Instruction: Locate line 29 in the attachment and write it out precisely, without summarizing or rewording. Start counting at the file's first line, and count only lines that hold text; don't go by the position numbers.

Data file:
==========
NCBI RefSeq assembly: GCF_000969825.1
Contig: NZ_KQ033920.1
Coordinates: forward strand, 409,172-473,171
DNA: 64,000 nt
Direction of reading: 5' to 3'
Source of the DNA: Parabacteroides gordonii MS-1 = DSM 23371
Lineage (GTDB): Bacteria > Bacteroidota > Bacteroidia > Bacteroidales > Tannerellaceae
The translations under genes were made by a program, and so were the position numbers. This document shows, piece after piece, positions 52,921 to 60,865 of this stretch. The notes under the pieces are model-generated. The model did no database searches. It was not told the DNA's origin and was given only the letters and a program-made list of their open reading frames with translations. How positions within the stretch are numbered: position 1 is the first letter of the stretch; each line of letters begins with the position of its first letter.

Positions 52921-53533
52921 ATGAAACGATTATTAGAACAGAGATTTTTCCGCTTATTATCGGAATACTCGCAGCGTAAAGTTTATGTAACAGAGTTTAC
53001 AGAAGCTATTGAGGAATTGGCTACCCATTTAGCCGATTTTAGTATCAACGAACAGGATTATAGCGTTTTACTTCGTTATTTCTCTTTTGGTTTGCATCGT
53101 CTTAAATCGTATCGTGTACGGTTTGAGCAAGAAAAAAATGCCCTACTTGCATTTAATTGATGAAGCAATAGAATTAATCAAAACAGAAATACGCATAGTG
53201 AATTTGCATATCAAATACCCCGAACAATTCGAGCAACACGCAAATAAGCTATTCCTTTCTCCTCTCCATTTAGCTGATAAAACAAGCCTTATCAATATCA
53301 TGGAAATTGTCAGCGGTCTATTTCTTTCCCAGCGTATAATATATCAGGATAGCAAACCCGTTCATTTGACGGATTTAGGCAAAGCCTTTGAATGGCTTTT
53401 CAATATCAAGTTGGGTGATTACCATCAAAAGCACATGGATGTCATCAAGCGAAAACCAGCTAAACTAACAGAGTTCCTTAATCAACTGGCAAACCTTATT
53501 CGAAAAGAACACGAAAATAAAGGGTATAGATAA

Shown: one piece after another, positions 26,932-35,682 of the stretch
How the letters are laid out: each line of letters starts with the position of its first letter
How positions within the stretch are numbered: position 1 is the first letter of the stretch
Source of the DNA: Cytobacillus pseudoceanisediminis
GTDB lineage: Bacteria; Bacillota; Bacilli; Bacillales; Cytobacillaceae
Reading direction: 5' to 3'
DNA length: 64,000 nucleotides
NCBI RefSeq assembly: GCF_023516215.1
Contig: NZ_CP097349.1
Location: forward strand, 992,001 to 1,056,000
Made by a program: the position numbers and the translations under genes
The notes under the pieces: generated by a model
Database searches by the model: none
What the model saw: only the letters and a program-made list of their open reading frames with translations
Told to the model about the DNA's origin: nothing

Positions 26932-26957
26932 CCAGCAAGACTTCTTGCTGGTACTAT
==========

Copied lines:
Database searches by the model: none